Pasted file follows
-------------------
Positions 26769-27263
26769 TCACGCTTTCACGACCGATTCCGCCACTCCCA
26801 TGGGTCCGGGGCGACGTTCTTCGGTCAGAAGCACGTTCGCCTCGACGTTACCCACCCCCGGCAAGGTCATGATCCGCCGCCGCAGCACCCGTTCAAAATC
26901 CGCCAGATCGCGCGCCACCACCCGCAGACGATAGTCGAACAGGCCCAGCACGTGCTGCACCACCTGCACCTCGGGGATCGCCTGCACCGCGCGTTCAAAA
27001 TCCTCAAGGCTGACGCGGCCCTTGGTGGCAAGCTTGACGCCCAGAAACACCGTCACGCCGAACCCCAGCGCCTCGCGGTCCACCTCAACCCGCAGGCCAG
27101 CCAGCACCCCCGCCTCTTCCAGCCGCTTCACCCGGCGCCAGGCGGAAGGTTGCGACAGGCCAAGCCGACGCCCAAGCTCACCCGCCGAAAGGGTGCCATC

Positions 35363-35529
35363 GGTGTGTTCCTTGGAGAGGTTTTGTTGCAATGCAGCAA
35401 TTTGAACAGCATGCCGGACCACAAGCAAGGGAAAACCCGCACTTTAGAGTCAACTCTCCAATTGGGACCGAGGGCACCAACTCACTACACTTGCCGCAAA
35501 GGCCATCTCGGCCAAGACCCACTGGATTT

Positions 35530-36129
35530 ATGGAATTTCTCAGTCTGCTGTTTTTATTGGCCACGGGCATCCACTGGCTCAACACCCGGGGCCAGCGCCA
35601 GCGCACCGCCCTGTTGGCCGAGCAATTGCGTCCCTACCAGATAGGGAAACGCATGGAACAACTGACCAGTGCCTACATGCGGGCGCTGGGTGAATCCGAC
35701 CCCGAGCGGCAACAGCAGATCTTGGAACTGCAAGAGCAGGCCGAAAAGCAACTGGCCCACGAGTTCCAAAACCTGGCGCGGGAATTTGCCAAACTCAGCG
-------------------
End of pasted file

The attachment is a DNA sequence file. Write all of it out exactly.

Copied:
Positions 26769-27263
26769 TCACGCTTTCACGACCGATTCCGCCACTCCCA
26801 TGGGTCCGGGGCGACGTTCTTCGGTCAGAAGCACGTTCGCCTCGACGTTACCCACCCCCGGCAAGGTCATGATCCGCCGCCGCAGCACCCGTTCAAAATC
26901 CGCCAGATCGCGCGCCACCACCCGCAGACGATAGTCGAACAGGCCCAGCACGTGCTGCACCACCTGCACCTCGGGGATCGCCTGCACCGCGCGTTCAAAA
27001 TCCTCAAGGCTGACGCGGCCCTTGGTGGCAAGCTTGACGCCCAGAAACACCGTCACGCCGAACCCCAGCGCCTCGCGGTCCACCTCAACCCGCAGGCCAG
27101 CCAGCACCCCCGCCTCTTCCAGCCGCTTCACCCGGCGCCAGGCGGAAGGTTGCGACAGGCCAAGCCGACGCCCAAGCTCACCCGCCGAAAGGGTGCCATC

Positions 35363-35529
35363 GGTGTGTTCCTTGGAGAGGTTTTGTTGCAATGCAGCAA
35401 TTTGAACAGCATGCCGGACCACAAGCAAGGGAAAACCCGCACTTTAGAGTCAACTCTCCAATTGGGACCGAGGGCACCAACTCACTACACTTGCCGCAAA
35501 GGCCATCTCGGCCAAGACCCACTGGATTT

Positions 35530-36129
35530 ATGGAATTTCTCAGTCTGCTGTTTTTATTGGCCACGGGCATCCACTGGCTCAACACCCGGGGCCAGCGCCA
35601 GCGCACCGCCCTGTTGGCCGAGCAATTGCGTCCCTACCAGATAGGGAAACGCATGGAACAACTGACCAGTGCCTACATGCGGGCGCTGGGTGAATCCGAC
35701 CCCGAGCGGCAACAGCAGATCTTGGAACTGCAAGAGCAGGCCGAAAAGCAACTGGCCCACGAGTTCCAAAACCTGGCGCGGGAATTTGCCAAACTCAGCG